The Illustrated Encyclopedia of the Prehistoric World Hardcover – Jun 30 2007
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Most Helpful Customer Reviews on Amazon.com (beta)
Haha, sorry, no ads. Anyway, why am I acting like this? Answer's simple, this book is out-dated.
Well, just like how the previous review stated, this book has some interesting sections, which is mostly complete and really comprehensive. You could find a lot of information on prehistoric geology in this book. But, like I said, there's still a major problem in this book. I'm not sure of the situation on the other sections, but the dinosaur section is completely out of date. For example, Spinosaurus and Tyrannosaurus are both included in the Infraorder Carnosauria!!! Even the novice dinosaur fans all know that they belong in their on distinctive families!
Another major problem of this book are the illustrations. Most of them are good but some are just out of date! Just look at Spinosaurus, It's basically an Allosaurus with a sail! That is just disappointing. I can't help from thinking whether this book was truly published in 2006 as stated on the first page or not. Most of the information are wrong facts that are used at least 10 years ago. Boy, if it really was published in 2006, the author sure has some guts.
All in all, this book was quite worth for 9.94$ since it's so huge and informative. But 29.99 for this book? You gotta be kidding me, you can almost say that this book is an old piece of junk if not for the wonderful prehistoric geology facts.
The Changing Globe section, which illustrates the globe as it changed through time, with 17 time periods shown from the Vendian times through to the Quaternary times;
The Ancient Worlds section, which covers the different eras from Precambrian to Present, the changes of the planet, its features, the early beginnings and development of life forms with many beautiful color photos and illustrations;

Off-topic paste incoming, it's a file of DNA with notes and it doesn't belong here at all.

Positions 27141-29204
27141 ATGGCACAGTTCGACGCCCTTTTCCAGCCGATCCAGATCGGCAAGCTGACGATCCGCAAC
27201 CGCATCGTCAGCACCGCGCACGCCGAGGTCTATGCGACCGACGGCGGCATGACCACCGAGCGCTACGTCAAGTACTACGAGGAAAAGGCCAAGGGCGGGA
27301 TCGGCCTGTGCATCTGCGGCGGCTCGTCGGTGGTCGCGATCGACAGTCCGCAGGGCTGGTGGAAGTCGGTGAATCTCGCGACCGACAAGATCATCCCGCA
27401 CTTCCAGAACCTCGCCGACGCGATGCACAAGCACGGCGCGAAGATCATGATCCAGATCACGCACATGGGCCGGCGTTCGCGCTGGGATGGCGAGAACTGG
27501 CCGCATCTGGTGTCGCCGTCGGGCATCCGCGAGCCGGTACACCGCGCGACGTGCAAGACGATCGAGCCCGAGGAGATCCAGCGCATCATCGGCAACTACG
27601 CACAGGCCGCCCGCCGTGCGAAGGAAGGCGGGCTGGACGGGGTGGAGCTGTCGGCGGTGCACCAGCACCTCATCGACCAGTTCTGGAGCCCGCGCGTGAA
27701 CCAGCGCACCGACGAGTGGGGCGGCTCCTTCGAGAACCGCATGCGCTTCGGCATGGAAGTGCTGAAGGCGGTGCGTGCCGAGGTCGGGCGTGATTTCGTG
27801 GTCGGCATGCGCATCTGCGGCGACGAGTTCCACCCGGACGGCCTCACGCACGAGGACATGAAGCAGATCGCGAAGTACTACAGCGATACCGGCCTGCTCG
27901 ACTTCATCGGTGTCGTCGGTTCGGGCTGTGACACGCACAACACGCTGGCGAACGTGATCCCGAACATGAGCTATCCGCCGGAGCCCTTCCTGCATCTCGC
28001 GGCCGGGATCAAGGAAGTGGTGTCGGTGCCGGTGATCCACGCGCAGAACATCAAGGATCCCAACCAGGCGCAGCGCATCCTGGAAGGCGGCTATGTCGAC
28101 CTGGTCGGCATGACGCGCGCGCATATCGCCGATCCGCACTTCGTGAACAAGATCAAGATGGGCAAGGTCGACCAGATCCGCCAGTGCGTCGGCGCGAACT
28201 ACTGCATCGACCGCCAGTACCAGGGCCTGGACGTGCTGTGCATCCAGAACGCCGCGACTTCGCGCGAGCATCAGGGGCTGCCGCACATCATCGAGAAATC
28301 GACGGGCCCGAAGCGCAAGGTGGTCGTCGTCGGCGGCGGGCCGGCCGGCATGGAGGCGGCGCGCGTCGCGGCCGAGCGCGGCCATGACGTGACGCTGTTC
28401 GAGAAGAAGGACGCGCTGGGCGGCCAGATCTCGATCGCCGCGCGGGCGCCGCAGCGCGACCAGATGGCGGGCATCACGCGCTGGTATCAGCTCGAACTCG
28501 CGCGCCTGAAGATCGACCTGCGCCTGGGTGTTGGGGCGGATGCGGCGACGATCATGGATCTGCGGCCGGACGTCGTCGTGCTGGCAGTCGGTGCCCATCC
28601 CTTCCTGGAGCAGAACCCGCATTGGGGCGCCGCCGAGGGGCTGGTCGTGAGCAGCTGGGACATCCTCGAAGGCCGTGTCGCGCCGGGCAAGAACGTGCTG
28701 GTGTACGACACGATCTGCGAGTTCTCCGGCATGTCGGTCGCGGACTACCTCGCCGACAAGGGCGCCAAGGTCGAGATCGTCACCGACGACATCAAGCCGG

The Animal Fact File section which is very well organized and covers animals from jawless fish through to humans with illustrations and facts for each animal; and
The Earth Fact File section which has chapters covering geology history, timescale, rocks, plate tectonics, fossils, animal classification list, biographies of geologist, paleontologist, and other scientists, a glossary and a well organized bibliography.
This book would be interesting to young and old students alike except perhaps the college professors that teach these subjects. It would be a wonderful addition to any library.
The only fault I find in this book is its lack of coverage of the flora of our planet. It would be nice to see the development of plants
2nd printing, 1999 : 312 pages. The Simon & Schuster Encyclopedia of Dinosaurs and Prehistoric Creatures: A Visual Who's Who of Prehistoric Life.
3rd printing, 2006 : 512 pages. The Illustrated Encyclopedia of the Prehistoric World.
The additional 200 pages are from Atlas of the Prehistoric World (224 pages, 1999) by Douglas Palmer also.
If you don't have the out of print Atlas of the Prehistoric World and the 2nd printing of 1999, then this book is a good buy bec. it combines the 2 books resulting in a lower price.
The highlight of the additional 200 pages from Atlas of the Prehistoric World are the chronological environment drawings starting with a two page drawing for the Vendian period, early Cambrian, late Cambrian, another two page drawing for the Ordovician, then Silurian, etc., up to the age of humans.
For more of Douglas Palmer, I recommend the newer book : Evolution the Story of Life.
It contains 100 two page paintings in chronological order showing various prehistoric animals and plants in their environments, just like museum murals. It is like a much more detailed version of the Atlas of the Prehistoric World.